The instructors were nothing more than babysitting facilitators. They'd answer a question if you had one, and they'd grade your paper, but they were not instructing. They doled out assignments from plans that other people had written. Not once did they engage in a discussion or challenge you to think.

    It wasn't until my fourth class when I realized the mistake I had made. The instructor was on vacation. Yes, vacation. For the five week class, he was literally gone and unavailable for the middle three weeks with the exception of one day (in 21) when he checked his email (to tell us he was on vacation). Yet the class continued on.

    When the class ended, I complained about the level of "instruction" I was being given. They ignored me for weeks, and it wasn't until I encouraged about a dozen of the other students in the same class to stand up and say something. Finally, they wrote back and told me that I would be refunded for the class if I was willing to lose the grade that I had been given. Gee, thanks. And, only those students who asked were given that choice.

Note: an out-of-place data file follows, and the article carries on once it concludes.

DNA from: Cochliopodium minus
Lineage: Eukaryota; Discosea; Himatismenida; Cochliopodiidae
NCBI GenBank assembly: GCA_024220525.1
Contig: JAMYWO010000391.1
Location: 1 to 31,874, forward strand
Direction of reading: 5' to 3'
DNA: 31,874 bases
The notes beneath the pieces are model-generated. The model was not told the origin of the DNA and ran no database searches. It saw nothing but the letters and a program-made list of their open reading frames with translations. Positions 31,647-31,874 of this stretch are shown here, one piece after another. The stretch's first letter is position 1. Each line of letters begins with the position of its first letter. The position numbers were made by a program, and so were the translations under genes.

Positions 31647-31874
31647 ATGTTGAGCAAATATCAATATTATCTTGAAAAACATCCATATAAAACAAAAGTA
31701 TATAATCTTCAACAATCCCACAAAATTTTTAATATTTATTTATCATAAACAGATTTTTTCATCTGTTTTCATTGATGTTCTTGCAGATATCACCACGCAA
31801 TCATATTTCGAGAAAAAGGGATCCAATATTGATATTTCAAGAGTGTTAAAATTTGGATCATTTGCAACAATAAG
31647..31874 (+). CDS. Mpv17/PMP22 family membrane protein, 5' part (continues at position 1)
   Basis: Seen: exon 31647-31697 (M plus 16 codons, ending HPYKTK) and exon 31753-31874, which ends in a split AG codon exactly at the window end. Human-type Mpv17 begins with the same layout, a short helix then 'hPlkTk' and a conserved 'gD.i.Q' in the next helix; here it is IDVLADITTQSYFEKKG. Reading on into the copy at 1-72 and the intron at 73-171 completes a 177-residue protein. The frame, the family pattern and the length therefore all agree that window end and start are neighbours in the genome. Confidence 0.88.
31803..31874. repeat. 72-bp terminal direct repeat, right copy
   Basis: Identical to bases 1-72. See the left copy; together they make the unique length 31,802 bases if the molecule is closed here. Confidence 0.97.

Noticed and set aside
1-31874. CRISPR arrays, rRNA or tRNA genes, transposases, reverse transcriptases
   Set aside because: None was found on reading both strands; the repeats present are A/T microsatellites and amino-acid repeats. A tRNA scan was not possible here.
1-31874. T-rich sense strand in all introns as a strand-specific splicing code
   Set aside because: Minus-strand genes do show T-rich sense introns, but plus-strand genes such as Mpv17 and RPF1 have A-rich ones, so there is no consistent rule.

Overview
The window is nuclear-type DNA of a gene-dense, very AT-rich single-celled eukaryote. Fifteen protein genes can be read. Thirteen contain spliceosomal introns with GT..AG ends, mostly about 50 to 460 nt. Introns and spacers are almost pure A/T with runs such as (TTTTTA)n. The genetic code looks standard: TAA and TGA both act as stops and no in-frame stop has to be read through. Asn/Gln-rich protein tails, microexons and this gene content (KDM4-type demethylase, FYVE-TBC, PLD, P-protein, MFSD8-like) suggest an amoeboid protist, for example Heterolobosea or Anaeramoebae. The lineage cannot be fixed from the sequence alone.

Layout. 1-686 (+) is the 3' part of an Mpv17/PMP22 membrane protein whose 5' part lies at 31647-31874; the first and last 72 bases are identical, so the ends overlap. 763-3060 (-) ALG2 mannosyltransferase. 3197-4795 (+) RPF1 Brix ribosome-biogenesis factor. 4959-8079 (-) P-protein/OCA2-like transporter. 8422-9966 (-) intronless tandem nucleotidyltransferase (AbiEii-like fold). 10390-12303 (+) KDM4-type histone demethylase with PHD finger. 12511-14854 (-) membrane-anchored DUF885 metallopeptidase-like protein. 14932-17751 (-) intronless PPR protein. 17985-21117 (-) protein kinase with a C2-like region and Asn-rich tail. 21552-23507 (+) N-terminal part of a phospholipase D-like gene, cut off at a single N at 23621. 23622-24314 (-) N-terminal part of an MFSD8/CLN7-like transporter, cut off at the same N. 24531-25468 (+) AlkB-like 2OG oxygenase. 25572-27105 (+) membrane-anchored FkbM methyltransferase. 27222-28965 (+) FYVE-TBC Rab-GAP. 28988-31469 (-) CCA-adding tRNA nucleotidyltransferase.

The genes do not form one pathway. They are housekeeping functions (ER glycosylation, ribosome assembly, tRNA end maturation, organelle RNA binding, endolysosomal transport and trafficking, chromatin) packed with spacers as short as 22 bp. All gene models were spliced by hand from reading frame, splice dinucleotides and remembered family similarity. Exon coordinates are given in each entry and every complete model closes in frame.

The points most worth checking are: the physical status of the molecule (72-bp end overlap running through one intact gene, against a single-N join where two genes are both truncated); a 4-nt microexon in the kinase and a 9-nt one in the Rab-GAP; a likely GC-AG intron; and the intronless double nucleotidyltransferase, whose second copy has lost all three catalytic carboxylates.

That was my last class, and I'm glad. A few weeks later I spoke candidly to the HR director and he told me he was glad I stopped taking them. He told me that when people come in with degrees from University of Phoenix he just tosses them to the bottom of the pile. He recognizes them as a diploma mill, and a BA from there is less valuable than a GED.

    I've spoken with others who have attended University of Phoenix online and they all have similar stories.

    University of Phoenix has employees whose job is to recruit students, and they earn commission for enrolling you. Their focus appears to be to get students through financial aid so that they have no problem getting their money. Once you're enrolled, and paid for, you're just a student ID.